March 3, 2003 - Monday
When I went to Harry's school to show a video in December, I was surprised by the reception he gave me. Still, it was easy enough to understand and knowing how much my coming in meant to him that day made me want to join his class this morning for Dr. Seuss story hour. Parents were invited to come and read to the kids in celebration of Dr. Seuss's birthday (yesterday). I was told that two other mothers were coming and I figured that was on the border of being about enough for a large group of three-year-olds to sit through. If more had been coming, I wouldn't have gone - as it is I scarcely work enough hours - but I did go and ended up reading Hop On Pop to the class, after reading Horton Hatches an Egg to Harry and a friend in the corner while the class was getting ready.
I hadn't told Harry I was coming this time, and he seemed awfully happy to see me, again running across the room into my arms. When the storytime started, he sat in my lap while the first mother read Green Eggs & Ham and then we moved together to the front and, just as Kathleen sat at the front with her mother, Harry sat on my lap as I sat on a small chair facing the a circle of children for Hop On Pop. The position was a little awkward, but functional and, more interestingly, Harry, sitting there on my leg, proved to be a wonderful straight man to my reading. Hop On Pop is a very silly rhyming book, of course, and I'm an emotive reader, so I was expecting a little good humor from the audience, but nothing like this. I've made Harry laugh plenty with my reading in the past, but this was a different child on display today; one helping to make his dad, and by extension himself, look good in front of his peers. As soon as I read the first page - "PUP UP, pup is up" - Harry turned his face toward the crowd of kids and issued a not-so-manufactured three-year-old guffaw. As best as I could tell, the whole group of children responded with a similar, happy sound. Then, for each of the next several pages, easily through half this book of borderline nonsensical rhymes, Harry led the laughfest and the other children followed. In fact, Harry pretty much laughed each page through the entire story, although class enthusiasm waned a bit as rhyming storyline - well, there's no storyline in Hop On Pop - remained at a plateau.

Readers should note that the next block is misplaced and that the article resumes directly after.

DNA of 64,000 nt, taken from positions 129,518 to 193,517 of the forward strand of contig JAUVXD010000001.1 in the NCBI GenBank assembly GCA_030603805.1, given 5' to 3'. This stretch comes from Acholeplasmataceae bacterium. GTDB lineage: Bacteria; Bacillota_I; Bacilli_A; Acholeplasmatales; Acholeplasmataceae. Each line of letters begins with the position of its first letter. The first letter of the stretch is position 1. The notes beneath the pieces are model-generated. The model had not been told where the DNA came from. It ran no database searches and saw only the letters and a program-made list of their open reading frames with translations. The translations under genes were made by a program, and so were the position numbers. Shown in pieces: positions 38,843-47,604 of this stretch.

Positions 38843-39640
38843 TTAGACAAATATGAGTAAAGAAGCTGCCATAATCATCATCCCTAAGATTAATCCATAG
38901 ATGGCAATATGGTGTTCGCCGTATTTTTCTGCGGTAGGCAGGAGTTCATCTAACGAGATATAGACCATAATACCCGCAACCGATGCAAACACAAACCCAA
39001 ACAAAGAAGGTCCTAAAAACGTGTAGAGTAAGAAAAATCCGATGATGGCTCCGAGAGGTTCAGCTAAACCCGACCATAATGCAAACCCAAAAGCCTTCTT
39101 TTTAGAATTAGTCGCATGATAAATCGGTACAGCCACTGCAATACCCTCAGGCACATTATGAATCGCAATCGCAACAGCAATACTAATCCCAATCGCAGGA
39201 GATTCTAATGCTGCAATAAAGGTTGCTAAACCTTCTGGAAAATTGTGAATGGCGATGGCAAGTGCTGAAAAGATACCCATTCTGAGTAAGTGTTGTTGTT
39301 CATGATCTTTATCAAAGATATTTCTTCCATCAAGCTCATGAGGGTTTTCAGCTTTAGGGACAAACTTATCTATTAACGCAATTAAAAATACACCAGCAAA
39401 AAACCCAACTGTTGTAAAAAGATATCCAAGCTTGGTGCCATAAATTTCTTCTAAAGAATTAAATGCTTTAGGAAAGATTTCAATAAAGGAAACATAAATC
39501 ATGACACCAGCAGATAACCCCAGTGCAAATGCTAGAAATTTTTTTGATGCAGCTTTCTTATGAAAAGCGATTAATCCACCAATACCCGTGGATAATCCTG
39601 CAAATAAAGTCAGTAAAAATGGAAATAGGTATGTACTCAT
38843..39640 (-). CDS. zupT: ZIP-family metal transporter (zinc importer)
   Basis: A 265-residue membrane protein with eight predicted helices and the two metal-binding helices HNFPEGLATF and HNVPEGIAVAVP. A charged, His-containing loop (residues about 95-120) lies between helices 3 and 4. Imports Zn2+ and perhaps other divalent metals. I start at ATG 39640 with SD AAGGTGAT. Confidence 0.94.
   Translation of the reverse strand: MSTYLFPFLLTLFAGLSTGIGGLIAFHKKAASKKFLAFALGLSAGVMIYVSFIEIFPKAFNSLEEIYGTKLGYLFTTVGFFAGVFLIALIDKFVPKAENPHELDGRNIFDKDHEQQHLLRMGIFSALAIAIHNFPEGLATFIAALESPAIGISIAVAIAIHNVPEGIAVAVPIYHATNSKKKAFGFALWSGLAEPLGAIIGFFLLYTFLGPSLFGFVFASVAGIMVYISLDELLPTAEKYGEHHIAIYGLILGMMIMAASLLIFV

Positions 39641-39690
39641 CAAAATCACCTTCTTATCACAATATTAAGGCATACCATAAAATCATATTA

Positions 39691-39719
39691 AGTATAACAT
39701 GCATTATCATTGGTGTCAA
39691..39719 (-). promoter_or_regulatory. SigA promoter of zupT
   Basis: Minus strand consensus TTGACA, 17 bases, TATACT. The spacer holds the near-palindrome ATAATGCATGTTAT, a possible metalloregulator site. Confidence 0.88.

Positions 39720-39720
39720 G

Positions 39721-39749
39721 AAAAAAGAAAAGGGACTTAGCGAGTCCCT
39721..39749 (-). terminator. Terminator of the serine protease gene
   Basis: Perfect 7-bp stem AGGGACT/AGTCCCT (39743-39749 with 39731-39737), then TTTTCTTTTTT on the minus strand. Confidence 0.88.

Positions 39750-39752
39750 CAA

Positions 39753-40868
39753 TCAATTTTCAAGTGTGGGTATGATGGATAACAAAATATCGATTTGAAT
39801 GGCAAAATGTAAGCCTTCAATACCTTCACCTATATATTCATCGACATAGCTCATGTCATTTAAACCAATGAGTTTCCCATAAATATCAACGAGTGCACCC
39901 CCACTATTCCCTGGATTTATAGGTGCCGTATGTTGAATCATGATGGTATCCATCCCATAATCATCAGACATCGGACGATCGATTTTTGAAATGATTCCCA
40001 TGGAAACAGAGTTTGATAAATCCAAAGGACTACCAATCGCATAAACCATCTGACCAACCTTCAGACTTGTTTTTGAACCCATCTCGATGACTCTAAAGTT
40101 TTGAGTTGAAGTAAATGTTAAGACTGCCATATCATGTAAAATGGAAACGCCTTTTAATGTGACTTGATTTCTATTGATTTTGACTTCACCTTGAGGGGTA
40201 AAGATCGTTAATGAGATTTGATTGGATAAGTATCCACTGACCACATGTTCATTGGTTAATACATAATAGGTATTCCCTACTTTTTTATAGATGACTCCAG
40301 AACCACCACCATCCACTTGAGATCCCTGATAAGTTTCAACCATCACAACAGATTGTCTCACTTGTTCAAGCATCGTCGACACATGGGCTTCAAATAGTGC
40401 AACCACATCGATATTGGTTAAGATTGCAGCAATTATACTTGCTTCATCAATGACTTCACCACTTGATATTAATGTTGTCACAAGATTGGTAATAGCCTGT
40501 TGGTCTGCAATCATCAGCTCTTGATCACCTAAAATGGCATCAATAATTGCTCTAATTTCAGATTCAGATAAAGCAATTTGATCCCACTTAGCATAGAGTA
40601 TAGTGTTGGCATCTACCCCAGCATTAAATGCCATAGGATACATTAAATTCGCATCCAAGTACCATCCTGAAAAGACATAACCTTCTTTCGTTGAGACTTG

Of course, Harry asked if I was going to stay for playtime outside, but I told him I needed to get back to work. He asked "why?" a couple of times, but I think he knew that it wasn't going to work and let it go. We had both had fun and I lingered to help him with his snow pants, but then left him to his more normal day.